3T Develops Robot Emergency Braking System with Model-Based Design
Design and implement a robot emergency braking system with minimal hardware testing
Use Model-Based Design with Simulink and HDL Coder to model, verify, and implement the controller
- Cleanroom time reduced from weeks to days
- Late requirement changes rapidly implemented
- Complex bug resolved in one day
Selective Compliance Assembly Robot Arm (SCARA) assemblies are widely used in semiconductor manufacturing because they excel at performing motions in a horizontal plane, where most wafer-handling movements take place. Like any high-voltage machinery moving at high speeds, SCARA robots can cause significant damage to their own components and to surrounding machines if they malfunction. To help prevent such an occurrence, engineers at 3T designed an emergency braking system for SCARA robots.
When the project began, the team at 3T did not know whether a braking system could be designed to stop the robot in time to prevent a collision without damage to the robot itself. 3T engineers used Model-Based Design with MATLAB® and Simulink® to conduct a feasibility study, identify a solution, and implement a real-time braking system controller on an FPGA.
“Model-Based Design enabled us to quickly try different control approaches to see what would work and what would not,” says Ronald van der Meer, systems engineer at 3T. “To minimize hardware testing and debugging in the cleanroom, we tested and refined our solution via simulation in Simulink and then used code generation with HDL Coder to implement it once it was verified.”
3T’s customer, a leading Dutch producer of semiconductor manufacturing equipment, had stringent requirements for the braking system. To prevent potentially disastrous collisions, the control system would have to stop the robot with millimeter accuracy in less than 0.5 seconds without causing damage to the robot. At the outset, neither 3T nor its customer knew if it was possible to design a braking system that met these requirements.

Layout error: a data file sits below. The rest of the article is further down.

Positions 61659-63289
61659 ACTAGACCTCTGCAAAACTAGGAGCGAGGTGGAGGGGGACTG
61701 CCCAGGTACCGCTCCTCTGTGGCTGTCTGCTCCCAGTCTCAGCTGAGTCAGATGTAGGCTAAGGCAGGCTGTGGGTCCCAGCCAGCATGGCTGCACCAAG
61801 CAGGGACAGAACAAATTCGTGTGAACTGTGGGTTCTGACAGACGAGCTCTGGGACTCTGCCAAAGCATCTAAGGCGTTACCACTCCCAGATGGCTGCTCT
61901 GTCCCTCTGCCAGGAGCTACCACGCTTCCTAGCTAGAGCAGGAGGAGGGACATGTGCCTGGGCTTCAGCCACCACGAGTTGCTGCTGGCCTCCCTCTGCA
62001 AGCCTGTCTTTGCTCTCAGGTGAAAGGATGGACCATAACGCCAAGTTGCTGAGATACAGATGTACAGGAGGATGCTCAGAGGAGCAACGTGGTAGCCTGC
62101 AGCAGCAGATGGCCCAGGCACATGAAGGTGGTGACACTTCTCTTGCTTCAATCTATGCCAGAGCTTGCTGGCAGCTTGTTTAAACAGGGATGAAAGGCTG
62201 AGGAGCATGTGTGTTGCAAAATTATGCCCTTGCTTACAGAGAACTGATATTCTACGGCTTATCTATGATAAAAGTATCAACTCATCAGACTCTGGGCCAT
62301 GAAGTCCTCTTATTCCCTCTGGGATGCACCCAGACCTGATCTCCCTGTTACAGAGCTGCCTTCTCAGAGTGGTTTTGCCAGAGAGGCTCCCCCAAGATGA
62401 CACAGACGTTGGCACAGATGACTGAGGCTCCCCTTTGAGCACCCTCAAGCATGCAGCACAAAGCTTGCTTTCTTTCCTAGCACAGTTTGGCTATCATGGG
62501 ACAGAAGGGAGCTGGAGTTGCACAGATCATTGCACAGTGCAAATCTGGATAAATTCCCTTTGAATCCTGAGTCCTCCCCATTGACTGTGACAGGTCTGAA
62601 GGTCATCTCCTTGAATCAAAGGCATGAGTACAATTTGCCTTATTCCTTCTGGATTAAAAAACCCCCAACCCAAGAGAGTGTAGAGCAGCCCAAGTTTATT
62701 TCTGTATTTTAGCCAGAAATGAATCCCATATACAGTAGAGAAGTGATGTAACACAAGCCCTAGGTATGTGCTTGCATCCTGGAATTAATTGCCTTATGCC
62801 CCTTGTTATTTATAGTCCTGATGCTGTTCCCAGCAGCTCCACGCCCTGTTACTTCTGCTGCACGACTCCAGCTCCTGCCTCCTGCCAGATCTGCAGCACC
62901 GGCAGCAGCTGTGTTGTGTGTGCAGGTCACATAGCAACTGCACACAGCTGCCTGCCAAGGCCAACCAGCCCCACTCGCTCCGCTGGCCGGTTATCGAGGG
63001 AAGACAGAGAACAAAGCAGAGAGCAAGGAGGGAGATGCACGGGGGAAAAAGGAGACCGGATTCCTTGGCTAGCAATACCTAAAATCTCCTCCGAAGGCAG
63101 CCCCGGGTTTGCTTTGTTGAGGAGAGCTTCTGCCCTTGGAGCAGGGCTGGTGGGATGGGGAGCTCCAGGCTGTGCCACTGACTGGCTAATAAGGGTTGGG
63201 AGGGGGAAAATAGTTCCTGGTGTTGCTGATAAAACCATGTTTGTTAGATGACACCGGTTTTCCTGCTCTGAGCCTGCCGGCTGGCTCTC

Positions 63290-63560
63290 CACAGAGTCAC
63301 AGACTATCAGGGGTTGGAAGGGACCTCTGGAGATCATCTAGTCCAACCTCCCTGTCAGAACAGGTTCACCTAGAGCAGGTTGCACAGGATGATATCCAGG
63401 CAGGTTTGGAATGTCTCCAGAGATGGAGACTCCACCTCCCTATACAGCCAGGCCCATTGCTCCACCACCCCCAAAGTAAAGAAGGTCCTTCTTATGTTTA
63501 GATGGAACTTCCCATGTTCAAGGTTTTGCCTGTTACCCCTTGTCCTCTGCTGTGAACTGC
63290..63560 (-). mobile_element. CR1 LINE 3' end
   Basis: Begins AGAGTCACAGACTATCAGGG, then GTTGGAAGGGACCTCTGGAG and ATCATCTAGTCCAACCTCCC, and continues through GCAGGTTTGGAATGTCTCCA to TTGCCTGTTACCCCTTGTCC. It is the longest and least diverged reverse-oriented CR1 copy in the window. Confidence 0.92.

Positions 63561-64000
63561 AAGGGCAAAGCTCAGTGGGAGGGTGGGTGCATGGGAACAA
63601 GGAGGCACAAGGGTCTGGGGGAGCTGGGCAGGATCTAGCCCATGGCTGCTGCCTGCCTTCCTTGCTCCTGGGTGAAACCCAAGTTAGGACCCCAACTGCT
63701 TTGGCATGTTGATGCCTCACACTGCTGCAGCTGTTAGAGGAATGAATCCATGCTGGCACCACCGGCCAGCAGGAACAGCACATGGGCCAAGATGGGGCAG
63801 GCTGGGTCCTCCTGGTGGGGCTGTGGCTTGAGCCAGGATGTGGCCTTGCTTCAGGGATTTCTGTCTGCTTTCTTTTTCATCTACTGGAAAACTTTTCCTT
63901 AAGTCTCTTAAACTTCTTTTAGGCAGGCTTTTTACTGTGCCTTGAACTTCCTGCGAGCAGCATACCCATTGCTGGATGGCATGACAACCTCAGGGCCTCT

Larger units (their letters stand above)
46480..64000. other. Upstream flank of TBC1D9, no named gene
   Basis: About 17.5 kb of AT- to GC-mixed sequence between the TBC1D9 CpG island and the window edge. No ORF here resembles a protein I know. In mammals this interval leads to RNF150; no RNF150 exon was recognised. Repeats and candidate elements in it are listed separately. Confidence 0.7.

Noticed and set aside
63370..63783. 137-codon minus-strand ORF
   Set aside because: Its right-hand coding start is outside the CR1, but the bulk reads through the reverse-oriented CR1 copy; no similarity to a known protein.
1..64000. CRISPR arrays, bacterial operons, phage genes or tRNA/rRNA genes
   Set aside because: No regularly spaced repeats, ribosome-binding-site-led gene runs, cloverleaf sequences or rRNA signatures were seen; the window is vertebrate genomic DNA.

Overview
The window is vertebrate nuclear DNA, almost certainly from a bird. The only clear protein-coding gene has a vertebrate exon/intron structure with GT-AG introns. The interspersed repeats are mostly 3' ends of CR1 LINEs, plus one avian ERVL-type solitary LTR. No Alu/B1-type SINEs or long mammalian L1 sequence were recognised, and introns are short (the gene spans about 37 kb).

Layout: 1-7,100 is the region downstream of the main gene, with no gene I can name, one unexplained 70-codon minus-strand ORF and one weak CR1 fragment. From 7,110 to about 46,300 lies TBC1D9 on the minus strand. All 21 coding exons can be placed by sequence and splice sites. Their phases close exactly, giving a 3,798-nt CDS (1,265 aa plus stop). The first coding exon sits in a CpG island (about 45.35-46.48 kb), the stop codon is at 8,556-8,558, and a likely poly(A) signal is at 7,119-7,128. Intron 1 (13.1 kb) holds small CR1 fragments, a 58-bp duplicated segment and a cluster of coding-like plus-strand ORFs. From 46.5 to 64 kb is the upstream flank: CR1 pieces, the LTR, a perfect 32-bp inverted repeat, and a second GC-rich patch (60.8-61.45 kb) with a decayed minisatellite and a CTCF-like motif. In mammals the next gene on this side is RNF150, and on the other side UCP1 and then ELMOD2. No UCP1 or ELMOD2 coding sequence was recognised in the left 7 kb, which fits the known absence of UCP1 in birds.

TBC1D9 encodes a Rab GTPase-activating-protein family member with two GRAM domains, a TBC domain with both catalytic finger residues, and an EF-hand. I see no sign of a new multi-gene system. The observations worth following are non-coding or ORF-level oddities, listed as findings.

Testing in the cleanroom and working with a real machine or prototype is expensive. Furthermore, testing the braking system on real hardware could damage the costly equipment. For this reason, the 3T engineers needed to verify the braking design before the initial hardware implementation. They recognized that writing VHDL® code by hand, as they had on previous projects, would require them to spend too much time testing and debugging in the cleanroom late in the project.
3T used Model-Based Design with MATLAB, Simulink, and HDL Coder™ to design and implement the SCARA emergency braking system controller.
The semiconductor manufacturer provided the 3T engineering team with a mechanical model of the robot created in Simulink.
The 3T team complemented this mechanical model with two additional models: a basic controller model, created with Simulink, and a model of the electronics, created with Simscape Electrical™. They then simulated the complete system model and shared the model and initial simulation results with the customer. This exchange provided an opportunity for the customer to improve the mechanical model and suggest enhancements to the controller.
The 3T team continued to improve and refine the controller model in Simulink, simulating dozens of scenarios and parameter sensitivities until they had confirmed the feasibility of the design.
Since most FPGAs operate most efficiently using fixed-point implementations of control algorithms, the team developed a fixed-point representation of their controller model, using Fixed-Point Designer™ to guide decisions on word lengths and scaling.
The team then replaced the floating-point controller model in the system model with the fixed-point version using model referencing in Simulink and verified the fixed-point implementation using simulation.
They generated algorithmic VHDL code from the fixed-point controller model with HDL Coder.
Using HDL Verifier™, they integrated a third-party IP core from the FPGA vendor into their design and generated a test bench for verification of the VHDL code using Mentor Graphics® ModelSim®.
Following initial hardware tests, the team refined the model, ran additional simulations to test the modifications, and regenerated VHDL code for the final braking system, which the customer is now using in production.
3T engineers are now completing similar projects using Model-Based Design with MINT, the company’s new SoC multi-interface development board, for rapid prototyping and hardware-in-the-loop testing.
- Cleanroom time reduced from weeks to days. “With Model-Based Design we verified much of our design early in development and then generated defect-free VHDL,” says van der Meer. “As a result, instead of weeks, we needed only a few days in the cleanroom. The braking system needed only minor tweaks because it was almost spot-on the first time we tested it.”
- Late requirement changes rapidly implemented. “During final tests, a new requirement arose that limited maximum deceleration,” says van der Meer. “In Simulink we found a way to address this requirement using pulse-width modulation. Simulink and HDL Coder enabled us to implement a solution in a matter of days and prevent the project from heading toward failure.”
- Complex bug resolved in one day. “We encountered one nasty design logic bug that could easily have taken weeks, if not months, to identify and fix,” says van der Meer. “We quickly diagnosed the problem by analyzing logged data in MATLAB and replaying this data in Simulink simulations. We implemented a fix in the model, regenerated the VHDL, and had an updated version ready the next day.”